California plans to ban sales of new gas-powered cars in 15 years
The New York Times – September 23
California plans to ban the sale of new gasoline-powered cars statewide by 2035, Governor Gavin Newsom announced this Wednesday. In an executive order, Governor Newsom directed California’s regulators to develop a plan that would require automakers, over the next 15 years, to sell an increasingly larger proportion of zero-emissions passenger vehicles in the state until such vehicles make up 100 percent of new auto sales. The plan would also set a goal for all heavy-duty trucks on the road in California to be zero emissions by 2045 where possible. Governor Newsom’s executive order also sets a goal of terminating issuance of new permits for hydraulic fracturing by 2024. The governor said he would work with California’s legislature to set rules that would better protect vulnerable communities from nearby fossil-fuel extraction and help the state’s energy industry transition away from oil and gas.
Senator Wiener says he will move to ban hydraulic fracturing in California, following Governor Newsom’s lead
San Francisco Chronicle – September 24
A trio of California lawmakers plans to introduce a bill to ban the fossil fuel drilling method known as hydraulic fracturing in an effort to expand the state’s fight against climate change. State Senator Scott Wiener is working with two other legislators on the matter after Governor Newsom embraced a plan this week to phase out the practice. Senator Wiener said he would like to introduce the bill as soon as lawmakers reconvene in December. The proposal would not affect conventional drilling practices. Attempts to ban hydraulic fracturing have failed in years past, as did a recent bill that would have established buffer spaces between homes and oil wells.
Joshua trees protected under the California Endangered Species Act in historic vote
The Desert Sun – September 22
The California Fish and Game Commission this Tuesday voted 4-0 to approve the western Joshua tree for the next stage of protection under the California Endangered Species Act. This marks the first time the state law has been used to give protection to a species that is primarily threatened by the effects of climate change. The tree will now receive protection under the Act for the next year as the state’s Department of Fish and Wildlife studies whether the species is at enough risk to need full listing as threatened. Joshua trees were denied protection under the federal Endangered Species Act, a decision that is being challenged in federal court. The commission also voted to allow an emergency exemption under the Fish and Game Code for 15 solar projects in Kern and San Bernardino counties to continue with their plans to remove Joshua trees during construction.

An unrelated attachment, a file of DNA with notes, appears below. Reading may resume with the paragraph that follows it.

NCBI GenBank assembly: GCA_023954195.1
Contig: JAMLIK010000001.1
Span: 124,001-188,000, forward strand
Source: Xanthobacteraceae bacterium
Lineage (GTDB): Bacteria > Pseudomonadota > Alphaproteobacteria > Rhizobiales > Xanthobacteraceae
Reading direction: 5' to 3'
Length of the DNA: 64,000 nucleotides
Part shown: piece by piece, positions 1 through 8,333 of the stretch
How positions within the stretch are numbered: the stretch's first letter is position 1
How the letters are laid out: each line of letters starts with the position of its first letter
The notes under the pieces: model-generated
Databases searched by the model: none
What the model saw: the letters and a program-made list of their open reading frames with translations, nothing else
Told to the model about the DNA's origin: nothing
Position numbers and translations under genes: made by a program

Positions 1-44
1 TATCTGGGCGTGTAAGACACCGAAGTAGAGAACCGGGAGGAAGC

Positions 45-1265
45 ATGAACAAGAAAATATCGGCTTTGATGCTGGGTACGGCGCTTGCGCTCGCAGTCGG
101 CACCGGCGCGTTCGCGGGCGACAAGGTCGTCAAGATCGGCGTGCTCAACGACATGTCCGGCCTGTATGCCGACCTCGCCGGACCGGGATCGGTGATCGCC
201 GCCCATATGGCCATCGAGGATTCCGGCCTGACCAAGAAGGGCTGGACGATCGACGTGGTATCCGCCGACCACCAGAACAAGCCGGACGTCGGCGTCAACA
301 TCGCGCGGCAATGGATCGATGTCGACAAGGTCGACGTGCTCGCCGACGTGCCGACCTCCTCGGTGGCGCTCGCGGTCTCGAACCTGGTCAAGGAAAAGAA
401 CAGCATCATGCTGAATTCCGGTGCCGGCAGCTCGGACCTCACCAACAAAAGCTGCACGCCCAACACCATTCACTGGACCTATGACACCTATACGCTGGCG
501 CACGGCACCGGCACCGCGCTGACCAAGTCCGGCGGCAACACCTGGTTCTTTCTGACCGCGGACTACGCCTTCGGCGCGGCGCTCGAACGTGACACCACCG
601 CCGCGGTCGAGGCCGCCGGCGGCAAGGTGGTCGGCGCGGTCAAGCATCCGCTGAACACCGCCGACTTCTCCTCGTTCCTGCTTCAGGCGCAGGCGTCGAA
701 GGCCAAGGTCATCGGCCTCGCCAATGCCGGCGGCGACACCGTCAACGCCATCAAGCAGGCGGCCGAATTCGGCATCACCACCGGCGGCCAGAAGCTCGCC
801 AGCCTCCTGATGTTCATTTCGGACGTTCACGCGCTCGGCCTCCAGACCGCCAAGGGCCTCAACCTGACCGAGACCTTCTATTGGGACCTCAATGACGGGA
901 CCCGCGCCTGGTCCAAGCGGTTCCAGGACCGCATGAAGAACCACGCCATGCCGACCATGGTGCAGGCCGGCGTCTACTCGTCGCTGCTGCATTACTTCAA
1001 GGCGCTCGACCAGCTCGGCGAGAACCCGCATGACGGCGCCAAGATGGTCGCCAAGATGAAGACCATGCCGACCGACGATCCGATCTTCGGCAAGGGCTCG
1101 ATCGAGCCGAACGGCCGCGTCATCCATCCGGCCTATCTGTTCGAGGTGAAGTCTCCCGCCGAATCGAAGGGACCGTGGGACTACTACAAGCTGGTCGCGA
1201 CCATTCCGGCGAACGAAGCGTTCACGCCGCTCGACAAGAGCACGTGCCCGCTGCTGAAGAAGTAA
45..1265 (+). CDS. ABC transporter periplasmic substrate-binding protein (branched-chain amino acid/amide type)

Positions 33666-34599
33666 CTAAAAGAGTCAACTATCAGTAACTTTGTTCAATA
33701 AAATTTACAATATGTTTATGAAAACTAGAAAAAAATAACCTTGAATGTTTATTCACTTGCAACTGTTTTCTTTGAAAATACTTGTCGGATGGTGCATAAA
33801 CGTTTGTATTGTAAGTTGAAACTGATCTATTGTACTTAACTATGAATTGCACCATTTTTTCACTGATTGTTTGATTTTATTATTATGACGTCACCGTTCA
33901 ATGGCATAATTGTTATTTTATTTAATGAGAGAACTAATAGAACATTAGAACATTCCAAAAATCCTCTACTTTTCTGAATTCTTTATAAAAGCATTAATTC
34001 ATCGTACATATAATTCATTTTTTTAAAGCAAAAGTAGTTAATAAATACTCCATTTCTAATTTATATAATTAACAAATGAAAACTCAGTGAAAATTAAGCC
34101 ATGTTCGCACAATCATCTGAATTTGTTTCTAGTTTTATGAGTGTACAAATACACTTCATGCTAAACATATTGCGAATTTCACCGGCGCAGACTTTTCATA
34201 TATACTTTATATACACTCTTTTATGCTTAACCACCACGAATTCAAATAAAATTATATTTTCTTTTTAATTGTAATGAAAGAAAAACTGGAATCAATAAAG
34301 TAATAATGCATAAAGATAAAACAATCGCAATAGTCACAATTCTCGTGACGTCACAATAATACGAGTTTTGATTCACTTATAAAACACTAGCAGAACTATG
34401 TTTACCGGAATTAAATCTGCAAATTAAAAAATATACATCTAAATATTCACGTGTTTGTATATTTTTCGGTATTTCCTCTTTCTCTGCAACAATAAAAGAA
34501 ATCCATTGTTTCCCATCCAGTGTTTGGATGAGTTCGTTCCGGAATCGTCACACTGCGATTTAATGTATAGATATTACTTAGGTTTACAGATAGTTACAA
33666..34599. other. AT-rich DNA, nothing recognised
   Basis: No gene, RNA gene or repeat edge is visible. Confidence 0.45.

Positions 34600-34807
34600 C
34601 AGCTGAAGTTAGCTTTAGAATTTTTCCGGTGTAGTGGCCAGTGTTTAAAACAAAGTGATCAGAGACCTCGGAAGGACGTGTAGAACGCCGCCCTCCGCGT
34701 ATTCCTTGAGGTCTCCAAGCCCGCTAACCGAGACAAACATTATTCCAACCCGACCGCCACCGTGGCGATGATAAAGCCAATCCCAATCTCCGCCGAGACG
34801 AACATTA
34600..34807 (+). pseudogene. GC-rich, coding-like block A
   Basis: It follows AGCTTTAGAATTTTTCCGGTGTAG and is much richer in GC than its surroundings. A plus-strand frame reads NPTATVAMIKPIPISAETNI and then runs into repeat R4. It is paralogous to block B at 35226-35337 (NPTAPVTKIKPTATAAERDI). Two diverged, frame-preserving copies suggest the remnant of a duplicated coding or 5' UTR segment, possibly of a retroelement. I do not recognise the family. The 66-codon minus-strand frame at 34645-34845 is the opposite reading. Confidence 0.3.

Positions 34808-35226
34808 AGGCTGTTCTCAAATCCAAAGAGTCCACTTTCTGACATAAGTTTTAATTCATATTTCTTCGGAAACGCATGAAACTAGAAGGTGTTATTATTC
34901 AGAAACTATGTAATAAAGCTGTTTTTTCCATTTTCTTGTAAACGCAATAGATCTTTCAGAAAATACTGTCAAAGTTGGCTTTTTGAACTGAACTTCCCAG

Open-ocean fish farm proposed off San Diego coast could be first in federal waters
Los Angeles Times – September 20
A partnership between Hubbs-SeaWorld Research Institute and Pacific6 Enterprise is teaming to create what could be the first fish farm in federal waters. The proposed Pacific Ocean AquaFarm would be located about four miles offshore of San Diego and would generate 5,000 metric tons of sushi-grade yellowfish each year. Environmental review of the project application, filed earlier this month, will be led by the National Oceanic and Atmospheric Administration, and is expected to take about 18 to 24 months to complete. Environmental groups have opposed previous offshore aquaculture operations, arguing that they pose risks to marine life, can foul the water, and undermine wild fisheries.
EPA questions science linking widely used pesticide to brain damage in children
The Hill – September 22
The U.S. Environmental Protection Agency (EPA) this Tuesday released a risk assessment that diminished studies linking chlorpyrifos, a widely-used pesticide, with adverse health effects, including brain damage in children. In its new assessment, EPA argued that “despite several years of study, the science addressing neurodevelopmental effects remains unresolved.” This conclusion represents a reversal of position by EPA since 2016, when agency scientists, citing evidence of the health effects of chlorpyrifos on farmworkers and children, recommended banning the compound. Since then, a number of states, including California, have banned chlorpyrifos in the absence of federal action.
Port of Oakland pays EPA $300K fine for sediment dredging in violation of Ocean Dumping Act
SFGate – September 24
The Port of Oakland paid a $300,000 fine to the U.S. EPA for violating the Ocean Dumping Act, EPA officials announced on Thursday. A company hired by the Port of Oakland, The Dutra Group, which will also pay a fine, dredged over 6,000 cubic yards of sediment from Berth 35 before it was tested for toxicity and approved for disposal. The Dutra Group said that adjacent areas had already been permitted, but that area was dredged out of sequence inadvertently while a permit for that area was still being processed, prompting the fine.
Friant-Kern Canal project moves forward
The Sun Gazette – September 23
On September 18, the U.S. Bureau of Reclamation released final environmental documents for its plan to repair a 33-mile stretch of the federally-owned Friant-Kern Canal. The final environmental impact statement represents a significant milestone in beginning work to restore flows to the lower third of the 153-mile long canal, which delivers water to more than one million acres of highly productive farmland between Fresno and Bakersfield. This stretch of the canal has lost 60% of its original conveyance capacity due to subsidence—a sinking of the earth from groundwater extraction—which was accelerated during California’s historic drought from 2012-2017.